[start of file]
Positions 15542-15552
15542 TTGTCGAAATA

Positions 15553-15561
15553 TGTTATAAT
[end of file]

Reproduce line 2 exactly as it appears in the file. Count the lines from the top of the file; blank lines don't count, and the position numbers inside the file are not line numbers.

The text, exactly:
15542 TTGTCGAAATA